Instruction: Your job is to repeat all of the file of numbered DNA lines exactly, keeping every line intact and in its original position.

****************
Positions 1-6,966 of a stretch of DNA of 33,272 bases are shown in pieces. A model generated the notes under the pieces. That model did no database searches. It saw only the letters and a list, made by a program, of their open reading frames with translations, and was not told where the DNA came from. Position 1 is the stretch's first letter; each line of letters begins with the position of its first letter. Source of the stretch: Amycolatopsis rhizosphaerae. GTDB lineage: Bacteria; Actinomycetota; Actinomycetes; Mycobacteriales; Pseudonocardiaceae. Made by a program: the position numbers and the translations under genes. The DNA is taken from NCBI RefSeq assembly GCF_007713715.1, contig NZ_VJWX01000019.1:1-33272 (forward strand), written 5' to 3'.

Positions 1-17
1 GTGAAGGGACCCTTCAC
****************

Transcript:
Positions 1-6,966 of a stretch of DNA of 33,272 bases are shown in pieces. A model generated the notes under the pieces. That model did no database searches. It saw only the letters and a list, made by a program, of their open reading frames with translations, and was not told where the DNA came from. Position 1 is the stretch's first letter; each line of letters begins with the position of its first letter. Source of the stretch: Amycolatopsis rhizosphaerae. GTDB lineage: Bacteria; Actinomycetota; Actinomycetes; Mycobacteriales; Pseudonocardiaceae. Made by a program: the position numbers and the translations under genes. The DNA is taken from NCBI RefSeq assembly GCF_007713715.1, contig NZ_VJWX01000019.1:1-33272 (forward strand), written 5' to 3'.

Positions 1-17
1 GTGAAGGGACCCTTCAC